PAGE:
China and India are considered to be in the greatest need of reform, according to the latest Allianz Global Investors Pension Sustainability Index report. Thailand is another country whose pensions sustainability is questionable. At the other end of the spectrum, Australia’s pension system is considered to be under the least amount of pressure to reform.
According to AGI’s report, strong economic growth in Asia has led to a prosperous middle class throughout the region. But the increased urbanisation and a breakdown in traditional family structures have caused socio-economic changes which have altered the retirement landscape. In emerging Asia, increasing the coverage of the public pension system is still a challenge. AGI notes that in the overall comparison of 37 countries studied, the Asian countries “rank among the very best and the very worst”.
Australia and Hong Kong rank highest because the overall structures of their old age provisioning systems are quite balanced, despite setbacks to their funded systems as a result of the financial crisis. This is not the case in India, which is under the most pressure to reform. The main challenge of India’s pension policy is its still extremely low coverage. Only 12% of the population is covered by any formal pension arrangement. China and Thailand, which also scored badly, are in a similar position. An additional impediment to Thailand’s pension system is its low legal retirement age (55 years). Even though these countries have already enacted pension system reforms, there is still much work left to be done.
Japan ranked fourth among the Asian countries. Though it does not have a coverage problem, Japan has one of the highest old-age dependency ratios in the world, which is expected to increase to unsustainable levels of almost 75% by 2050, compared to 45% in China. Another factor influencing Japan’s unfavorable ranking is its high national debt, which leaves no room for subsidizing the pension system should it become necessary.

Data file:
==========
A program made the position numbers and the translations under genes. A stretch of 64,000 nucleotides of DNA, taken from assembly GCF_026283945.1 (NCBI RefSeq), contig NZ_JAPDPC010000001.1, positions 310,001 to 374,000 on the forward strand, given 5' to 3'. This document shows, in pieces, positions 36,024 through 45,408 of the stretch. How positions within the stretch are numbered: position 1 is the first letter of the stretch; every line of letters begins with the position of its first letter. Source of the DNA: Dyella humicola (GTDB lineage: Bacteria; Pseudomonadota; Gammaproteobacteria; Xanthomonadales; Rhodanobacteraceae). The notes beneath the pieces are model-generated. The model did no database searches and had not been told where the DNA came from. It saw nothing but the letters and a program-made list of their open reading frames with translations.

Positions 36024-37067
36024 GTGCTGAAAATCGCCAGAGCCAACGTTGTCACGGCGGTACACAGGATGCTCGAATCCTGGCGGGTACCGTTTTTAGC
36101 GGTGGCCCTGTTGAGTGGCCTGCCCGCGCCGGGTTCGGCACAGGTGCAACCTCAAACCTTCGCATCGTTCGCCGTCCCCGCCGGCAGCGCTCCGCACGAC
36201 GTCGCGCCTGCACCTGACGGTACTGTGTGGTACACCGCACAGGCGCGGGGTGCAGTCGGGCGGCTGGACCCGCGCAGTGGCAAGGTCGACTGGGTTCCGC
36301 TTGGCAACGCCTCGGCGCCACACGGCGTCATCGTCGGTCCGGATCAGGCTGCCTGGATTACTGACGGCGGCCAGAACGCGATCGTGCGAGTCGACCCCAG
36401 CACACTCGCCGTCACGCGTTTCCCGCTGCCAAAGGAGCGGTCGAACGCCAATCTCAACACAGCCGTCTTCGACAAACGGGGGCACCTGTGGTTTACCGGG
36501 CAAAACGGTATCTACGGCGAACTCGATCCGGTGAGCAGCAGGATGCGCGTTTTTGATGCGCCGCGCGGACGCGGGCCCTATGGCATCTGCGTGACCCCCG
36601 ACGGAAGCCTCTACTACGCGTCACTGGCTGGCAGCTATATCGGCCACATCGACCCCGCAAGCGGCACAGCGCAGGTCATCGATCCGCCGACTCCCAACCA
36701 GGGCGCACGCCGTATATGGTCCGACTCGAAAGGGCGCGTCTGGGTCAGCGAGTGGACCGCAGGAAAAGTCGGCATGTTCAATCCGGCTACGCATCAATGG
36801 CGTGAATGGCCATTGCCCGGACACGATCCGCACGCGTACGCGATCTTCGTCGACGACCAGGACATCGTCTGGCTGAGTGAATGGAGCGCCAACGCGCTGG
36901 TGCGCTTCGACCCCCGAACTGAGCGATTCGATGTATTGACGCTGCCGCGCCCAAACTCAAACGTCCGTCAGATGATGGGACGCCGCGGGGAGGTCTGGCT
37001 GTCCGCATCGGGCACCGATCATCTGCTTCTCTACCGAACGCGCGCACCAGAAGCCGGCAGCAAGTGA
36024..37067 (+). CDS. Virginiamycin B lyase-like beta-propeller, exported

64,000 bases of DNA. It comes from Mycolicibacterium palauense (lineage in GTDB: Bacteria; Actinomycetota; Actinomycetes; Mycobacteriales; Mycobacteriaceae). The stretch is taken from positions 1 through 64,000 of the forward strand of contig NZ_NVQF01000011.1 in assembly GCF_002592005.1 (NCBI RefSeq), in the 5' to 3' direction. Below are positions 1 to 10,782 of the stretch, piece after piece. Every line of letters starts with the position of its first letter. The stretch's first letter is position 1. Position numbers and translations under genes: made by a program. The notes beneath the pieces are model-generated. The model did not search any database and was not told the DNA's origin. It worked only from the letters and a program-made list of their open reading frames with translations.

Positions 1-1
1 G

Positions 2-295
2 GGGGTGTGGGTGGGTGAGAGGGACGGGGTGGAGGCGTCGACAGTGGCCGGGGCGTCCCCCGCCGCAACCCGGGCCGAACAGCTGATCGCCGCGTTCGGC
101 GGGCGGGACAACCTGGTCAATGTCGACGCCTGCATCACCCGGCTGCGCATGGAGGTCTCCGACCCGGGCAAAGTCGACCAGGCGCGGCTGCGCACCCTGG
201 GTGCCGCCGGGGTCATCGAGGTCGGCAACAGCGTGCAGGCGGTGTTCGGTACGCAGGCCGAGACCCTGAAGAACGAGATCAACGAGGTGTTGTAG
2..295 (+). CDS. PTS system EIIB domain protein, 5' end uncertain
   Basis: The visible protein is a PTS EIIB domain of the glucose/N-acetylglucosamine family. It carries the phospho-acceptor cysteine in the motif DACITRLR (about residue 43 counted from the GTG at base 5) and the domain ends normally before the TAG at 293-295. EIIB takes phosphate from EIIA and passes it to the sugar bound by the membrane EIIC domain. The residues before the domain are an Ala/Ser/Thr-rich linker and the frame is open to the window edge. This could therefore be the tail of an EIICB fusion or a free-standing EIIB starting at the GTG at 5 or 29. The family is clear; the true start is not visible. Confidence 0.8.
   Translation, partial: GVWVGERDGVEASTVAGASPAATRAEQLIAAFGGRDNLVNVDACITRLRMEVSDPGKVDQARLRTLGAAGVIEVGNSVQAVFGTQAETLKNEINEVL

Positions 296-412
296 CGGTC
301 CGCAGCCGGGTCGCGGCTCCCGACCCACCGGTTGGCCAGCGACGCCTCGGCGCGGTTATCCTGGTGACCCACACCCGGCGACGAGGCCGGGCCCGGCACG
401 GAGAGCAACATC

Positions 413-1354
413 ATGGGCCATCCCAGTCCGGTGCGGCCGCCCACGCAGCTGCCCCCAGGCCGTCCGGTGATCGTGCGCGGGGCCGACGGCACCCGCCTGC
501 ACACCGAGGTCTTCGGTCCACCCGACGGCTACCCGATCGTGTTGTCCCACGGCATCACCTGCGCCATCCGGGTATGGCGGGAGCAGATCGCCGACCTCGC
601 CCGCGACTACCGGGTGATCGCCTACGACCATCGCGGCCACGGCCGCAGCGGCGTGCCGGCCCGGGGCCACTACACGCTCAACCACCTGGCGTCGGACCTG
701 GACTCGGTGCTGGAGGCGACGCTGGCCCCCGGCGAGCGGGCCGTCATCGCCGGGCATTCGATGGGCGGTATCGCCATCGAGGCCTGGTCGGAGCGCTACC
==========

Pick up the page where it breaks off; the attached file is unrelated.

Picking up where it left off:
The Pension Sustainability Index uses a wide range of sub-indicators such as demographic developments, public finances and pension system designs to systematically measure the need for further pension reform.
Some of the sub-indicators for reform are the current and future old-age dependency ratio, the size of government debt, the 1st pillar replacement ratio, the importance of funded pillars, pension expenditure and retirement age. However, the Pension Sustainability Index also includes indicators that capture reform in progress. The individual variables are then combined into one total score between 1 and 10. Taking all these factors into account, Australia ranks highest and is considered to be the best prepared. This conclusion matches the findings of the Global Pension Index methodology, devised by consultants Mercer in association with the Melbourne Centre for Financial Studies. Australia and Singapore came out best among Asia Pacific nations in this research, although none of the nine pension systems in the study made the top grade A. Those countries that made the B grade (65-80) were the Netherlands, Australia, Sweden and Canada. Singapore was among the countries ranked C (50-65) while China and Japan could only manage a D grade, marking them out as systems whose sustainability is in considerable doubt.
China is perhaps an anomaly in the survey, because of its evolving status and the fact that membership of the mandatory pension scheme is hugely skewed towards the urban population and represents only 20% of the labour force. The report notes that China’s index value could be increased by raising the level of coverage, introducing tax incentives for employee contributions and increasing the state pension age.
Japan needs to raise the minimum pension for low-income earners; increase the level of pension provision and thereby the expected net replacement rate for all; introduce tax incentives and raise the state pension age further.
Singapore should raise the level of support available to the poorest pensioners; further increase the amount of CPF that must be set aside for retirement purposes and encourage higher levels of saving by above average earners.
Australia needs to raise the level of mandatory contributions under the superannuation guarantee; require part of the retirement benefit to be taken as an income stream; increase the participation of older workers and introduce measures to increase the pension age as life expectancy increases.